I've spent the last 48 hours discussing intellectual property and copyright law, as well as, most importantly, the Ship of Theseus. All because I like to go to bars and play trivia. Let me explain.
Sunday night was the Sporcle trivia championships. Sporcle hosts weekly tirivia nights all over Michigan (and the country) and three times a year, the most successful teams (about 50 in our region) compete for a grand prize of $1500. It's a lot of fun. My team and I are very good at it. Unfortunately this time, we may have been better than the people writing the questions.
Cut to the chase: the final question works like Jeopardy. We were in first place by a couple points, but it was tight, so we bet the maxiumum points allowed, 30. It was for all intents and purposes, get the last question right, win the whole shebang.
I don't have the actual text of the question, but it was basically as follows: name one of the two primteime network scripted shows, currently in productioin, that has produced at least 220 episodes and has had original episodes appear on more than one network. There was some caveats about how scrpited isn't news or sports or reality tv, but that's the gist.
Now, spoiler alert, according to the question writers, the two correct answers are American Dad and Supernatural. That's not really the dispute. After much hemming and hawing, we answered One Day at a Time. It is a primteime scripted show that has had 222 episodes, is currently being produced and appeared on CBS and now Netflix. When we pointed this out, we were told to fuck off.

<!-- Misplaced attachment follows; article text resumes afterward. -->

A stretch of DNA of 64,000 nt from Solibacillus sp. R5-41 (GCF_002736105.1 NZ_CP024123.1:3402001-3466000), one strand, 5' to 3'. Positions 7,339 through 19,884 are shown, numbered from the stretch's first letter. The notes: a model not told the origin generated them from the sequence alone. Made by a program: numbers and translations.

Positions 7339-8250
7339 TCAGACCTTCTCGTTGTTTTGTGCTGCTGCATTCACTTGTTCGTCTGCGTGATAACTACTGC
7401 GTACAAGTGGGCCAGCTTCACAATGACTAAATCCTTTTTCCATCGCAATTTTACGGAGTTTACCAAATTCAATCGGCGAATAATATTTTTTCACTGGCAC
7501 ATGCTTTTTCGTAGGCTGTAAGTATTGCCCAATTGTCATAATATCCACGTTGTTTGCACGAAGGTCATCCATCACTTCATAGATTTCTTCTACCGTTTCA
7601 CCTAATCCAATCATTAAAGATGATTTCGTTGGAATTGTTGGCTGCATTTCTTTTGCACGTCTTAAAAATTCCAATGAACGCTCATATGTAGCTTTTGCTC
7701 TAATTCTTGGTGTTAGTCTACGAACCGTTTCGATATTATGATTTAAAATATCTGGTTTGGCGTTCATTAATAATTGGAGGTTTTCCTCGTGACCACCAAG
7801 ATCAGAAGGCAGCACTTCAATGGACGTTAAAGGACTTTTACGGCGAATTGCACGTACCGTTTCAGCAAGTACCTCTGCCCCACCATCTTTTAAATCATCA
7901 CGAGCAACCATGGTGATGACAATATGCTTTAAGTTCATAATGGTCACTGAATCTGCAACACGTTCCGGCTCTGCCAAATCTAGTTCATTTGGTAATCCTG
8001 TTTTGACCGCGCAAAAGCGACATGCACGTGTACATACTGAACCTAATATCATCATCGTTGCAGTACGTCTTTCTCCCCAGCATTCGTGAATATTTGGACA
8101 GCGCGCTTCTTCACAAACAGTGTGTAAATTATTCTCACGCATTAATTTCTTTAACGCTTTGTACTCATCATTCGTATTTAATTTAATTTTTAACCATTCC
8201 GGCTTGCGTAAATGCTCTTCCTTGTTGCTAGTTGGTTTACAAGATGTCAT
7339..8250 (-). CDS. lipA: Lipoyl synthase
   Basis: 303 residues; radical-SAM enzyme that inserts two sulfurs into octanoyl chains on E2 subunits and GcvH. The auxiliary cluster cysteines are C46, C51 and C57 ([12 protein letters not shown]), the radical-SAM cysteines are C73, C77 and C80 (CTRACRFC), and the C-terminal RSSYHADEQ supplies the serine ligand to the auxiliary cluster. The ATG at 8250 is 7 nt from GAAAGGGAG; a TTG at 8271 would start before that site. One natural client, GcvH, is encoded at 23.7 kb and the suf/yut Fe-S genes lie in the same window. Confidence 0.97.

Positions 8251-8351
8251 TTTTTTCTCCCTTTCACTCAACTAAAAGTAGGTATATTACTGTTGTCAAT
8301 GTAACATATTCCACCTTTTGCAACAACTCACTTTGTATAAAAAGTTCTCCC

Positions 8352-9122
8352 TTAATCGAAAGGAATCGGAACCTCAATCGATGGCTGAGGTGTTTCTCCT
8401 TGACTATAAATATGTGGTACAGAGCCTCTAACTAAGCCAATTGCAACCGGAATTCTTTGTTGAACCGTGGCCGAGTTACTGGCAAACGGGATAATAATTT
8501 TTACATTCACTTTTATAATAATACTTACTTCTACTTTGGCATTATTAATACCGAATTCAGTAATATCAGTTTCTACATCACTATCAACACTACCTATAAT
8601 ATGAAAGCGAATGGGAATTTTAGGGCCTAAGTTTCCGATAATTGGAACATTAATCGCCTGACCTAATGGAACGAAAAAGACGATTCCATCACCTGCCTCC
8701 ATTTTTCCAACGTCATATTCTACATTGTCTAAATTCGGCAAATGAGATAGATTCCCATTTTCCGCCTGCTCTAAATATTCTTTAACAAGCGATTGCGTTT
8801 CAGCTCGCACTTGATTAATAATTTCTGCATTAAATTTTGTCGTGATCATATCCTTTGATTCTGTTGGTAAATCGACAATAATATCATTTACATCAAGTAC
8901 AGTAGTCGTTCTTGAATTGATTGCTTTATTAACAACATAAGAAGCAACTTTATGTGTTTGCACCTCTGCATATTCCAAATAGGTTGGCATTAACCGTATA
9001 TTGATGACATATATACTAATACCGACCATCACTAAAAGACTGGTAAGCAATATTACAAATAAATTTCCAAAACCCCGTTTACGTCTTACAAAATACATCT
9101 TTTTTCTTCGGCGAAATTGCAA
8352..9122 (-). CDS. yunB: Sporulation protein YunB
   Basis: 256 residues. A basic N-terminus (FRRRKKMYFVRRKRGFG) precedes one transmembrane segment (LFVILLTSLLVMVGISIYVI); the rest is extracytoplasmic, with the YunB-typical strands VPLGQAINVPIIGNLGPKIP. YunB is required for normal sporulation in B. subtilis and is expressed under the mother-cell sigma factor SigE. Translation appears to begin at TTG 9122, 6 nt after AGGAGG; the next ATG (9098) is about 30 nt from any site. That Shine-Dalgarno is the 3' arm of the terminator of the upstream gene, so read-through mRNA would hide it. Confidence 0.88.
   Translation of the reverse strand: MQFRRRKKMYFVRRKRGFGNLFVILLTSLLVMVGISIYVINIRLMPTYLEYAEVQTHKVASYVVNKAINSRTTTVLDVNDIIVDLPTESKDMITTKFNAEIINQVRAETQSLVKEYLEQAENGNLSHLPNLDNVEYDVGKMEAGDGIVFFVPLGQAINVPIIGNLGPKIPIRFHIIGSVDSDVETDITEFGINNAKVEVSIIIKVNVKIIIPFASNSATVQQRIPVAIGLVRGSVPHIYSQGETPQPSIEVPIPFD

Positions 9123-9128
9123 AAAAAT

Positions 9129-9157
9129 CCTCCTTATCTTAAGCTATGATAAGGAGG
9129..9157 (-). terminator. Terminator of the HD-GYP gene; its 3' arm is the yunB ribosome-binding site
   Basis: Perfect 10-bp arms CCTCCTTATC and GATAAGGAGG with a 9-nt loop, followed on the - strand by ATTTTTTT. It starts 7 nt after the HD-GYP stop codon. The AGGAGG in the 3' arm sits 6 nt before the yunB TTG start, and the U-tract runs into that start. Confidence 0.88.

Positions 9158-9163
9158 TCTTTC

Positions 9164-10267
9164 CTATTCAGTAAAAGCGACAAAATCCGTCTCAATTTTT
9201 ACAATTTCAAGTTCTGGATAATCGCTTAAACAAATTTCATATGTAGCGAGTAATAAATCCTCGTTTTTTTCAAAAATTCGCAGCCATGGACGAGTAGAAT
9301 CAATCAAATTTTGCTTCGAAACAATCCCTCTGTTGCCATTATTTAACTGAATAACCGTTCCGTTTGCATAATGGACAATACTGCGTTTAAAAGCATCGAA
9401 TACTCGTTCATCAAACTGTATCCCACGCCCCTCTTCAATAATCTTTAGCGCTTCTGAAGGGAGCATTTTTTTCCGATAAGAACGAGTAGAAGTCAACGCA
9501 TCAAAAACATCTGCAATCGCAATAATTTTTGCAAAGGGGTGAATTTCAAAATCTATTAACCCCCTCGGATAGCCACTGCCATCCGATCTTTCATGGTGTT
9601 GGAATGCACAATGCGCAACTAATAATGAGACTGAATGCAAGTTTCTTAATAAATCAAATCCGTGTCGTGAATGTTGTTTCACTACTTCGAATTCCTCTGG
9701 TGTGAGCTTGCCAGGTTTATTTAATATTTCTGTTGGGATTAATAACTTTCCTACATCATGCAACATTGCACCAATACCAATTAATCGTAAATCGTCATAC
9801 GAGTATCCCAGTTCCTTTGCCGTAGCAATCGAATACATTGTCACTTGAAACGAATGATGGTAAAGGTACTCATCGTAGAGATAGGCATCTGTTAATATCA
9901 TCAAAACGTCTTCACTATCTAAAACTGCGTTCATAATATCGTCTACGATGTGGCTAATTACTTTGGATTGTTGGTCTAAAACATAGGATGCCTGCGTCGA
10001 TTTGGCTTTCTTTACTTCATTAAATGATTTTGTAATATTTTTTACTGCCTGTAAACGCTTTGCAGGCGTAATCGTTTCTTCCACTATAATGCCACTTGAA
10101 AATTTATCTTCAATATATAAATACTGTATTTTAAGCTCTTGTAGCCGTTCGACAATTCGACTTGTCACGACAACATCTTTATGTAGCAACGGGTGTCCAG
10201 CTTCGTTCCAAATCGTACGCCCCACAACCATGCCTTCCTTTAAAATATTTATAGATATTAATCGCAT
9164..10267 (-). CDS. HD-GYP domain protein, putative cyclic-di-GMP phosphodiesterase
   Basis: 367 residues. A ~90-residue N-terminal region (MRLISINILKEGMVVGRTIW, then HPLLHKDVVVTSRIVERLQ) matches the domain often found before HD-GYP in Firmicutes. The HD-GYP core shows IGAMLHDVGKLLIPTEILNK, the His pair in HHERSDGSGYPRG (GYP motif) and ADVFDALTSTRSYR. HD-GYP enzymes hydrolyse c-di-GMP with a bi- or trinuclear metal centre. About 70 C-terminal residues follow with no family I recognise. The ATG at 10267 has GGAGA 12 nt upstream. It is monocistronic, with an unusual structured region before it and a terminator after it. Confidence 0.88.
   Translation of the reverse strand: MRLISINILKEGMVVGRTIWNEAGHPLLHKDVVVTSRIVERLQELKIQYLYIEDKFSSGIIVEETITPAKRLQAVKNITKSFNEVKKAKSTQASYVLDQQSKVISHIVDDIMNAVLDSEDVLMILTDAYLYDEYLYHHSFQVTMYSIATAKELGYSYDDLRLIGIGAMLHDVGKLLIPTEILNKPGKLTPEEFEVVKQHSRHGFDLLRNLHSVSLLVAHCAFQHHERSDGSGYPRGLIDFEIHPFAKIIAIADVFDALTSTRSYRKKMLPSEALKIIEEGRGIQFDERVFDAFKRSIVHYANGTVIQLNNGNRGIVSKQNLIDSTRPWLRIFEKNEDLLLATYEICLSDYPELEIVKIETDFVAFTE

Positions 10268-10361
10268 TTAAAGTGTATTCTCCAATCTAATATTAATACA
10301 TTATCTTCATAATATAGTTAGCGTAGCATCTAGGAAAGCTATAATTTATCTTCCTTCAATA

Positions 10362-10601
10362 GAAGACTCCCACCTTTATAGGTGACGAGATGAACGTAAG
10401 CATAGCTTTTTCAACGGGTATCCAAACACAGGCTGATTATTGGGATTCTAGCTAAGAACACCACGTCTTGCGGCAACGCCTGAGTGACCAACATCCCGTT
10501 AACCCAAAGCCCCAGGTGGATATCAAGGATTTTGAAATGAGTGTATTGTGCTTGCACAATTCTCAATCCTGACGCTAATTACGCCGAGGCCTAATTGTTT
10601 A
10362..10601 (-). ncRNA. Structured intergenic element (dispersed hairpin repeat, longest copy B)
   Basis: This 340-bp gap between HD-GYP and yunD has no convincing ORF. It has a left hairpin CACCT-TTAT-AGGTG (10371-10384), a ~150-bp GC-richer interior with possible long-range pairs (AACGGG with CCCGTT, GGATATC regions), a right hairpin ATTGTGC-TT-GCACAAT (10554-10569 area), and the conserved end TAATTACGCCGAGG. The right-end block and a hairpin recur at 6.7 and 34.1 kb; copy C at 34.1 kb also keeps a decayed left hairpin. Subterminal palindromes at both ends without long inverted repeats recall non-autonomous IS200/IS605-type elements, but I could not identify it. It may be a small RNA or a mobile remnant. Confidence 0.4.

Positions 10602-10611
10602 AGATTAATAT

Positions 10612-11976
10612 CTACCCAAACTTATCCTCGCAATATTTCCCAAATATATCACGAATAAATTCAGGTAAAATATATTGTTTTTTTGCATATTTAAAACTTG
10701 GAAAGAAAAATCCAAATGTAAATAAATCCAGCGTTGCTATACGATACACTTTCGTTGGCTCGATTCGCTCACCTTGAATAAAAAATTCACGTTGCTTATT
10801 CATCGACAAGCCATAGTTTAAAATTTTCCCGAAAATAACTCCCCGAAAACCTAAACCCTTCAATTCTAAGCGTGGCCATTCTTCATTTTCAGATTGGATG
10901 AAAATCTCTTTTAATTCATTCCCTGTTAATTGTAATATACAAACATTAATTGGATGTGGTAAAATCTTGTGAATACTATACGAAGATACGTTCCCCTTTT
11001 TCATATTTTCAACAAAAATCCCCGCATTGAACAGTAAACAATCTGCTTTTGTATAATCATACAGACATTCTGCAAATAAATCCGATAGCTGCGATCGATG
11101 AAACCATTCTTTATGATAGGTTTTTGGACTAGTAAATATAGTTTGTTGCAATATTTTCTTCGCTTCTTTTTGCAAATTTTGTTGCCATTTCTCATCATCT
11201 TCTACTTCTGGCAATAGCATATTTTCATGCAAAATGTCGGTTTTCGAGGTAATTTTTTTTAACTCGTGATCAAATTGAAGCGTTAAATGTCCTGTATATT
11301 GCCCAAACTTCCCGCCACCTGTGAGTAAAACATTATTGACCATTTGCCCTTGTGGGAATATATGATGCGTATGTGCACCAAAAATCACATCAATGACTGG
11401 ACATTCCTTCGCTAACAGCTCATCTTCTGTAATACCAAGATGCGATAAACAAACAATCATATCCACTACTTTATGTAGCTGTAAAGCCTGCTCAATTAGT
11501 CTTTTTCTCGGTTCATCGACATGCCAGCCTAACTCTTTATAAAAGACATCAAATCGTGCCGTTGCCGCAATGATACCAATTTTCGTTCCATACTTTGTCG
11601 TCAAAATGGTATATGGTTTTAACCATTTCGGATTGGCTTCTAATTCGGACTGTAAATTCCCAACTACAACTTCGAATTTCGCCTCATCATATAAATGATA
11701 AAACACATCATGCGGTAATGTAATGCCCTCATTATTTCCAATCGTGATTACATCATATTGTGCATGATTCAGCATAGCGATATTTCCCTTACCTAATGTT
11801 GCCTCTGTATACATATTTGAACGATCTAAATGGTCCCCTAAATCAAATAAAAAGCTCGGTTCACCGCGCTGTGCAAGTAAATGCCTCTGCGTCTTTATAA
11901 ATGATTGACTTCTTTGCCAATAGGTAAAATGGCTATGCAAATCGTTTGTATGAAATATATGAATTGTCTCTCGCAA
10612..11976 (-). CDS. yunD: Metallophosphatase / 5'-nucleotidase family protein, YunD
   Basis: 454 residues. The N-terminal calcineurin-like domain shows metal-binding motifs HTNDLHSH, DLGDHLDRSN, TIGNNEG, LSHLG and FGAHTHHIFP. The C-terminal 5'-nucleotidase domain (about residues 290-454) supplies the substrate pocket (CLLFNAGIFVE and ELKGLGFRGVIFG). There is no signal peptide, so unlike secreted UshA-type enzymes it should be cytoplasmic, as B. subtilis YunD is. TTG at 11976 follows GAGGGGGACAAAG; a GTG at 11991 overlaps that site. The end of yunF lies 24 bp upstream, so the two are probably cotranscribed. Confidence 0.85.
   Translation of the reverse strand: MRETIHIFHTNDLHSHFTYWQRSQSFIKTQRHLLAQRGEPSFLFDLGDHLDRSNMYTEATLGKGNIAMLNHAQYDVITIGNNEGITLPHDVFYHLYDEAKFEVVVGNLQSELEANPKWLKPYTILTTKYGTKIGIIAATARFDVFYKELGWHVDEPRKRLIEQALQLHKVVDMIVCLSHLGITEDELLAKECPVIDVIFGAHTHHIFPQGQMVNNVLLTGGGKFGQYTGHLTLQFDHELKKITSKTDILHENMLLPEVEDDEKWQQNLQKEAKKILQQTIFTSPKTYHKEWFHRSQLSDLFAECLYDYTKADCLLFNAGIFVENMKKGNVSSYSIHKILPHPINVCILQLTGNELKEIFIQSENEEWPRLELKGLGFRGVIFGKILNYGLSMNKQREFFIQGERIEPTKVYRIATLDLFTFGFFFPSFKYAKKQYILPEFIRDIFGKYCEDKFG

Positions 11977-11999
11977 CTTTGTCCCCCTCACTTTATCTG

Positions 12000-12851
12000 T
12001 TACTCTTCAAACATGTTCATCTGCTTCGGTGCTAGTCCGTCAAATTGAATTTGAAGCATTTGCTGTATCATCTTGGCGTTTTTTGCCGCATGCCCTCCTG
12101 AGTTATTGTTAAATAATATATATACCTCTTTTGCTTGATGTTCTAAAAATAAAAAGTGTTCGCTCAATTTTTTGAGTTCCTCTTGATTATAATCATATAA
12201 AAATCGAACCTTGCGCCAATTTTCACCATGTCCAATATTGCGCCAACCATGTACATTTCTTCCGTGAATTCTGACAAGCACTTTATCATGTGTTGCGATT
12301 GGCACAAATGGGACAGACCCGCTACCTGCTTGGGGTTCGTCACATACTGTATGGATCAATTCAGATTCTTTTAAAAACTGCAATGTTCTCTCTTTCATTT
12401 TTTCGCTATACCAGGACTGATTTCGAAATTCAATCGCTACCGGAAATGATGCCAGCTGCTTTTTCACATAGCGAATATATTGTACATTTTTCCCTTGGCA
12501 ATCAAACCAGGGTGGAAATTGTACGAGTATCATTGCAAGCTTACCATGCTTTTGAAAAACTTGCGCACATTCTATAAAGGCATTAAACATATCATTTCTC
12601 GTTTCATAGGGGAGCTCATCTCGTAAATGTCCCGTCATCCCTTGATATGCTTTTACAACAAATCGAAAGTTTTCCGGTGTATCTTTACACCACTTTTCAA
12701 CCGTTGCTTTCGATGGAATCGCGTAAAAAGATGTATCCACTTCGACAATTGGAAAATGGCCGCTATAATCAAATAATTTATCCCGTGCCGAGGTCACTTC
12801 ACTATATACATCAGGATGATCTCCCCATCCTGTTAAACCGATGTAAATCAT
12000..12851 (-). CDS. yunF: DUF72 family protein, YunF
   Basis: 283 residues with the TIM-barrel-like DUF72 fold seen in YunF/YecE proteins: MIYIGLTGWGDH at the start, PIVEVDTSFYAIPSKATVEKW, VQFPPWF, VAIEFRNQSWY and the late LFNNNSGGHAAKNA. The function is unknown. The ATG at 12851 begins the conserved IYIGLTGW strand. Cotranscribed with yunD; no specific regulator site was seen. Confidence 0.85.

The crux of their argument seems to be that the current iteration of One Day at a Time isn't the same show that appeared on CBS from 1975-1984. Our argument, which we've dubbed the Doctor Who conundrum, is that if it has the same executive producer, the same premise, the same name and the same damn theme song, how is it not the same show?
The frustrating thing is that I think we are right on the facts, but our only arbitration involves making an argument to the people who fucked up and don't want to pay us and have really no incentive to do so. I get that the answers they provided are easier to see and had we thought of either we would have chucked our answer for one of those. However, I also think our argument is valid. It meets all the requirements of the question and there are countless examples to defend any counter arguments (Doctor Who invalidates most of the holes you could find, as everyone agrees that's the same show for 50 years even though it's a Ship of Theseus).
The worst part is perhaps that I'm stuck in an Amazon paradox. Yes, Amazon.com advertises on sites like Breitbart and I'd love to boycott them over that, but I've become too reliant on it. Sporcle has all but monopolized trivia in this town and I play it at least twice a week (and win a lot of money doing so). So what's a nerd to do? The only answer is: Up on your feet. Somewhere there's music playing. Don't you worry none, we'll just take it like it comes One Day at a Time.